Tether is one of those genius ideas that makes me jealous I didn't come up with it. In one swoop the principals solved:
- The "Oracle Problem" of connecting USD to the blockchain
- The problem of making themselves rich
Why is the "Oracle Problem" listed first? Because plenty of coin issuers have made themselves rich without doing anything useful or important.
What is it, exactly?
Tether is a cryptocurrency whose promise is that it is always worth a dollar.
Tether depends on two properties:
- The Tether Company pledges to redeem 1.00 USDT at any time for $1.00 USD.
- The Tether Company may print USDT. (And destroy USDT in their possession.)
There are a variety of ways to kick such a project off, but let's start with a simplification. Tether borrowed $40 million (let's say) from Hong Kong banks. Then they sold the same amount of USDT for $1USD each. That's it, they're set. If they want they can give the original money back to the banks. The sale proceeds are now float and Tether is a bank with 100% reserves.
How Do You Pin It to the Dollar?
- When USDT is at 1.01USD: Tether creates a new USDT and sells it for 1.01USD. They make a penny in profit, they get a dollar in float, and they incur 1.00 in obligations. The creation and sale of new USDT drives the price down towards 1.00USD.
- When USDT is at 0.99USD: Tether buys a USDT and destroys it. They save a penny repaying their obligations. The purchase and destruction of USDT drives the price up towards 1.00USD. Tether could also do nothing, in which case the market will purchase USDT in order to redeem it for a penny in profit.
This scheme is pretty darn airtight. Tether's profit motive keeps USDT at $1.00USD. This is an "approximation algorithm" to the problem of tethering USD to the blockchain, but it is a very good approximation. See the chart. The more USDT there is in circulation, the more stable it's going to be. And, for the foreseeable future, as long as USDT is working, demand, and hence the amount of USDT in circulation, is going to grow.
Yeah, but Nobody Would Have Loaned ME $40M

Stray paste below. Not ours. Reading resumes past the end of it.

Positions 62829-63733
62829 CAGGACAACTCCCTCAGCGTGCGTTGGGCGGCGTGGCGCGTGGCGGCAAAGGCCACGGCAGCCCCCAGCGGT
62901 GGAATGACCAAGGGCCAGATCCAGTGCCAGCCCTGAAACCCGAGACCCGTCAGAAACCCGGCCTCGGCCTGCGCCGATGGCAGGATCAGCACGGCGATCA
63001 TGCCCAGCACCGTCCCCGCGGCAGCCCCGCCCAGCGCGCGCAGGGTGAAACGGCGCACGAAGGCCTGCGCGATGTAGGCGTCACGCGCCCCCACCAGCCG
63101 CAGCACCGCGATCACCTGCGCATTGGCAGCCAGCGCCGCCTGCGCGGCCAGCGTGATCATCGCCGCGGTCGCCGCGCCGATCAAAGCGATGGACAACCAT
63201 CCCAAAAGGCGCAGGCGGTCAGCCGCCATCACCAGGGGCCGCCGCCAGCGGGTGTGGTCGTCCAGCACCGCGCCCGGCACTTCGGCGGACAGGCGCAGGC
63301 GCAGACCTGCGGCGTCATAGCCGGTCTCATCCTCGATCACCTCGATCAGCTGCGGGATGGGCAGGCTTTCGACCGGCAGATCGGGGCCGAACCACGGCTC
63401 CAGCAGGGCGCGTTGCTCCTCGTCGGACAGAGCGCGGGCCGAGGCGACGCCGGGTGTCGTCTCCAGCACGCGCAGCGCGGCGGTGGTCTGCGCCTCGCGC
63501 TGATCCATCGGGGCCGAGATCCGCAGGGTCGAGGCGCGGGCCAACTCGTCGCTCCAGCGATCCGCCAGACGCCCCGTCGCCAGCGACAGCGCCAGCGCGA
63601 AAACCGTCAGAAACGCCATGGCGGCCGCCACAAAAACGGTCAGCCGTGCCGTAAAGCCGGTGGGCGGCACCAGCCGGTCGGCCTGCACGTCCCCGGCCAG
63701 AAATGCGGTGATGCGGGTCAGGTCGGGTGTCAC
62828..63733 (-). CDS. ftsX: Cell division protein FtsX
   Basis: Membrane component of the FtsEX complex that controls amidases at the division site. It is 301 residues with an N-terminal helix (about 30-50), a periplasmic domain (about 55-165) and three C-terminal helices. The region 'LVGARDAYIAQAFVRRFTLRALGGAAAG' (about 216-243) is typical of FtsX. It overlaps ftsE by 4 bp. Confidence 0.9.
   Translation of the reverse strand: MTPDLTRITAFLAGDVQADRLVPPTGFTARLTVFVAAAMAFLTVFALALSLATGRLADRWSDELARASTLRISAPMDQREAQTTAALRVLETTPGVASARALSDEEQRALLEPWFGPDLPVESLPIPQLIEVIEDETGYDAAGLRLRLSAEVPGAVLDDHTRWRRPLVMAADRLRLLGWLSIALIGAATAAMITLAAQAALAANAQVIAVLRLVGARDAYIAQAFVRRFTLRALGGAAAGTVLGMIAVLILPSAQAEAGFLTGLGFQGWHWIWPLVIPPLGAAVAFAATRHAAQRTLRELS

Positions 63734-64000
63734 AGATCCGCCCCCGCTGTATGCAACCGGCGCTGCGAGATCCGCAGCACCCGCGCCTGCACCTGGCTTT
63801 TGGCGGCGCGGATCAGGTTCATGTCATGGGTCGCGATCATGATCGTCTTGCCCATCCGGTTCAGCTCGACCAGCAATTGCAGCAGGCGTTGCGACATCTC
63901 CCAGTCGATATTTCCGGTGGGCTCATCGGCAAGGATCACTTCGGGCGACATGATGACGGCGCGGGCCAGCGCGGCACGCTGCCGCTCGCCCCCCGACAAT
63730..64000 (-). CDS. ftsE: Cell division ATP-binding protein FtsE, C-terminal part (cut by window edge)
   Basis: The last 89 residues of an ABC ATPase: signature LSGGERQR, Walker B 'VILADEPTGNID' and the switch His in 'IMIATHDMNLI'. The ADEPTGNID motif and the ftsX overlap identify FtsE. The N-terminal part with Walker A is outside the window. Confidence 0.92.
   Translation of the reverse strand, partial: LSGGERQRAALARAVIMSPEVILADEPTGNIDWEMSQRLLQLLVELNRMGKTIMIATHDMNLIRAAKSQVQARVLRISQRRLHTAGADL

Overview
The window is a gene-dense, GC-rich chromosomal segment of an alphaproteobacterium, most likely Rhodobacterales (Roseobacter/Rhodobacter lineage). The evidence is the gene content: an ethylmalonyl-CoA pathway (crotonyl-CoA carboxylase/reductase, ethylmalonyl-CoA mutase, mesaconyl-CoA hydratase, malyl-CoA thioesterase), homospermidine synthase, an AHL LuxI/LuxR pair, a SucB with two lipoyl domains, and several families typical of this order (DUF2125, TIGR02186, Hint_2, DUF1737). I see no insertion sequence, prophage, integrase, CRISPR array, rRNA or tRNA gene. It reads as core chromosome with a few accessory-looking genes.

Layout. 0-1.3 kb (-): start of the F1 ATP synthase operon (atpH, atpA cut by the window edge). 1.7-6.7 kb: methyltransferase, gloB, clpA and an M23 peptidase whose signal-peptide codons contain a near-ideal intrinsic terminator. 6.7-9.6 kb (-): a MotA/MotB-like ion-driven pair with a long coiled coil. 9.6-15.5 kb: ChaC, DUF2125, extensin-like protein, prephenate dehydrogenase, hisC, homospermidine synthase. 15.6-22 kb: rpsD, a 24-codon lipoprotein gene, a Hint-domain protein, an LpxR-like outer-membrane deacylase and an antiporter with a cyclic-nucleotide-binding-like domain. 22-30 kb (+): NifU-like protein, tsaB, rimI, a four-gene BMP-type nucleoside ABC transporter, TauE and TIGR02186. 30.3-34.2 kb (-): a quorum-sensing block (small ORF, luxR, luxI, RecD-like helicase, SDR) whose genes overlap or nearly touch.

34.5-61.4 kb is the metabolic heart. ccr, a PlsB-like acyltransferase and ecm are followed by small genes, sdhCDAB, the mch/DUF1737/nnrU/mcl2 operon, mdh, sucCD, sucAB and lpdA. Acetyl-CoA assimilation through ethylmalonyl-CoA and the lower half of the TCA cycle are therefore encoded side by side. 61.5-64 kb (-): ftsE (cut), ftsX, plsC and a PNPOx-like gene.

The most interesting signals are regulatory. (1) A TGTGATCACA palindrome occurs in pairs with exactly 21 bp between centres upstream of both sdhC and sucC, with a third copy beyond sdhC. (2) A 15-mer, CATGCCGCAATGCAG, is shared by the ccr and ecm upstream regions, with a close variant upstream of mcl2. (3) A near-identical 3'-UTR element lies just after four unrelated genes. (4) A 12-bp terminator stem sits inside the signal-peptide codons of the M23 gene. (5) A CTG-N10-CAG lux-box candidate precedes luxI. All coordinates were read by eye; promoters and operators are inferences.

- Oh, yes they would have. Anybody who talked to the right people would've gotten this loan. You can actually structure it so that there is 0% risk to the investor. Kids get million dollar loans for far stupider ideas.
- You could ICO this without any starting capital: simply delay the renewal date or promise some future proceeds to the initial buyers.
Is Tether Safe?
Some have accused them of lying about the original loan. It looks legit to me, but the point is entirely moot. After the Tether "ICO", it doesn't matter whether they had the money or not: Their obligations are covered and they can operate as a bank.
Yeah, but what if they run away with my money?!
If you had a money printing press, would you do anything to endanger that fact? Trust in Tether works for the same reason trust in a bank works: there's too much money in staying legit. They could mismanage the company and go under, but so could any bank.
Where Does the Demand Come From?
It's a convenient way to park other crypto money in a less volatile place (e.g., during forks). Some have said such exchanges represent untaxed "like-kind" transactions, but I am not an accountant and don't know. Beyond that, these dollars have all the nice transfer properties of a cryptocurrency. But since it isn't actually a dollar, it's technically not regulated like dollars are (yet).
Update: Tether's ToS says they don't have to redeem my Tethers!
The whitepaper says:
Each tether unit issued into circulation is backed in a one-to-one ratio (i.e. one Tether USDT is one US dollar) by the corresponding fiat currency unit held in deposit by Hong Kong based Tether Limited. Tethers may be redeemable/exchangeable for the underlying fiat currency pursuant to Tether Limited’s terms of service or, if the holder prefers, the equivalent spot value in Bitcoin.
And the FAQ backs it up. This article isn't really about anything other than the Tether idea, and not how you might misuse it, so I'm tempted to leave it at that.
However, I can think of a lot of reasons why Tether would say something different in their ToS (but still plan to redeem USDT): regulatory reasons, money transmitter reasons, perhaps they just want powers above and beyond a bank... Believe it or not regular banks have their own set of tricks to stop bank runs.
Here's the deal. Only two things matter: 1. That USDT stays at or above a dollar. 2. If it doesn't, that Tether makes good on its promise to redeem USDT. The market is already taking care of #1, so conversation over for the time being. If that stops happening, and Tether doesn't make good on #2, then they would kill the goose and someone somewhere would find some way to throw them in jail. Why would you turn down a few claims when you have a billion dollars in float to cover it? They would have to be complete fools. But all the evidence shows these guys are very, very smart.